In '96, legendary DJ and radio personality Bobbito Garcia started up Fondle'Em Records to put out 12"s from the underground's starving artists. Due to poor distribution, most releases became cult favorites to due their obscuruty. Not to mention, they were hella dope. In 1996 there were 3 gems in particular, all EP's; Siah & Yeshua Da PoED, The Cenobites, and the Juggaknots. The originally release of "Clear Blue Skies" was 9 tracks of raw hip-hop goodness for the soul. The Bronx duo of Breezly Brewin and Buddly Slim only garnered more respect after some incredible collabo's with Company Flow and Prince Paul. But time passed and the Juggaknots were quiet, but they weren't forgotten as their EP became one the most sought after albums in hip-hop.
Some 6 years later Third Earth Music is doing the world a favor and re-releasing "Clear Blue Skies" - with 11 new tracks. The new material was recorded from '95 to the present. It is hard to tell though since it is very unified all the way through. Besides, Breezly and Buddy were ahead of their time and therefore nothing sounds dated. Truly dope music is timeless. This is truly dope.
Until racism dies in this God-forsaken world, "Clear Blue Skies" will always be relevant. The song appears in both original and remixed form. Hard to decide which is better. Old classics like "Trouble Man" and "Epiphany" are joined by new certified bangers in "A Rainy Saturday" and "You Gotta Do One of These Songs." Really, every song is worth a mention and I could just go on and on. "Romper Room" is my shit though so I gotta mention that.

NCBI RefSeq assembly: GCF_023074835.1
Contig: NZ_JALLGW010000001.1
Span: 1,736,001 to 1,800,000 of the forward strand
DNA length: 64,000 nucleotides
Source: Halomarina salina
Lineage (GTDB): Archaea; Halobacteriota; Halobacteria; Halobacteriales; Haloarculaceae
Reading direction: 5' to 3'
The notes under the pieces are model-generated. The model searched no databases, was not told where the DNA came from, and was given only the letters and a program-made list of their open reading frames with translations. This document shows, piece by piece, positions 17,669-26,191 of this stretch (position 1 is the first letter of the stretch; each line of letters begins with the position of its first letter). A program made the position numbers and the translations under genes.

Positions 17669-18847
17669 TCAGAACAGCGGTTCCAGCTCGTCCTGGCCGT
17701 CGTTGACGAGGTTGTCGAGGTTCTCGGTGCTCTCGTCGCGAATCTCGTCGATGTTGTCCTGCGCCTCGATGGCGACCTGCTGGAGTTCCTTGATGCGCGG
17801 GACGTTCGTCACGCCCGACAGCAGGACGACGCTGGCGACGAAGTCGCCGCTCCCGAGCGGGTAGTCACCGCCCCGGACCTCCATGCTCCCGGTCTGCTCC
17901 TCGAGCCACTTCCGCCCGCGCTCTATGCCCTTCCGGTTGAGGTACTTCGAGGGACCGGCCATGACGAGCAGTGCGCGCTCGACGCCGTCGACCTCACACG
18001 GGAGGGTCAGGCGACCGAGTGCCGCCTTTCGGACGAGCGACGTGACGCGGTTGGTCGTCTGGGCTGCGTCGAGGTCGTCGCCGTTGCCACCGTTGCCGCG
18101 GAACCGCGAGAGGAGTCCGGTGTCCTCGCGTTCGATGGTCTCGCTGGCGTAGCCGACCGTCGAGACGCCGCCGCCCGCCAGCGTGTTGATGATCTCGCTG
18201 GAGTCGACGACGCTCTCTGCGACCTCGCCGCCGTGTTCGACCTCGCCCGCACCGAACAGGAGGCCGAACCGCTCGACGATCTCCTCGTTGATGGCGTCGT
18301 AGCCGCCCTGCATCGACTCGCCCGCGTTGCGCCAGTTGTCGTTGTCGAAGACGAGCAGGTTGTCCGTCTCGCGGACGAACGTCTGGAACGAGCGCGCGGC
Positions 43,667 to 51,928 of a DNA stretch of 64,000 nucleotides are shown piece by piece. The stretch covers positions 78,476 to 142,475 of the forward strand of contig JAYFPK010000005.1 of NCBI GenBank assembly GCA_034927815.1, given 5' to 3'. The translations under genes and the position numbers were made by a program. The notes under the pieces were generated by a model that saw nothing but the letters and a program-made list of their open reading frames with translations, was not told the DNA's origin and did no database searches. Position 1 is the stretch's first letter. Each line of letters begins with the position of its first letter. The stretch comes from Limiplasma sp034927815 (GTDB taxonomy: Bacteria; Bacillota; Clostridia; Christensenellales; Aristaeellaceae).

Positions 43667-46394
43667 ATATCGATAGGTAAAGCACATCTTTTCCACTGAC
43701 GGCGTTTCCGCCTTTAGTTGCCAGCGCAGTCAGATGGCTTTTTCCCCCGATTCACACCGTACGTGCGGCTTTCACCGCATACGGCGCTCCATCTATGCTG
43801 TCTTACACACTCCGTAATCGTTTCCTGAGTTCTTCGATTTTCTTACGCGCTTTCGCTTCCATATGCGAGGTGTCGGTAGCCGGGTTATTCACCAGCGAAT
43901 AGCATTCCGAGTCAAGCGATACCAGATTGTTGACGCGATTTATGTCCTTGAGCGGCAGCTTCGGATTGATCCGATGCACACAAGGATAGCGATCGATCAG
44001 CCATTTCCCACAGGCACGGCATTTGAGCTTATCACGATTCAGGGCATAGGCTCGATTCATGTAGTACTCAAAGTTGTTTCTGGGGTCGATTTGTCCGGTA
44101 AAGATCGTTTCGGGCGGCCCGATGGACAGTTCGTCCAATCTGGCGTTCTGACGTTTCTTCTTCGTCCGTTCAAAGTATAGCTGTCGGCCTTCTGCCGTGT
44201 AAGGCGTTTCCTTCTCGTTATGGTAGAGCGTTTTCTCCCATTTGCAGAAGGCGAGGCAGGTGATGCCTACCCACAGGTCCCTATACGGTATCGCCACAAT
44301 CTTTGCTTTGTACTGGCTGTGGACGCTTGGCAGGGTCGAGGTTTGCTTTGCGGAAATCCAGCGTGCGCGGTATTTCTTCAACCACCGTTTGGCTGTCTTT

Aside from late 80's hip-hop, there really is nothing better than mid-90's hip-hop. "Clear Blue Skies" is one of the albums that helped to spearhead the independent movement (that is carrying hip-hop to this day by the way) along with El-P and Company Flow. Making nice hip-hop isn't hard, one part fresh rhymes, one part dope beats. That seems to be as clear to the Juggaknots as the blue skies.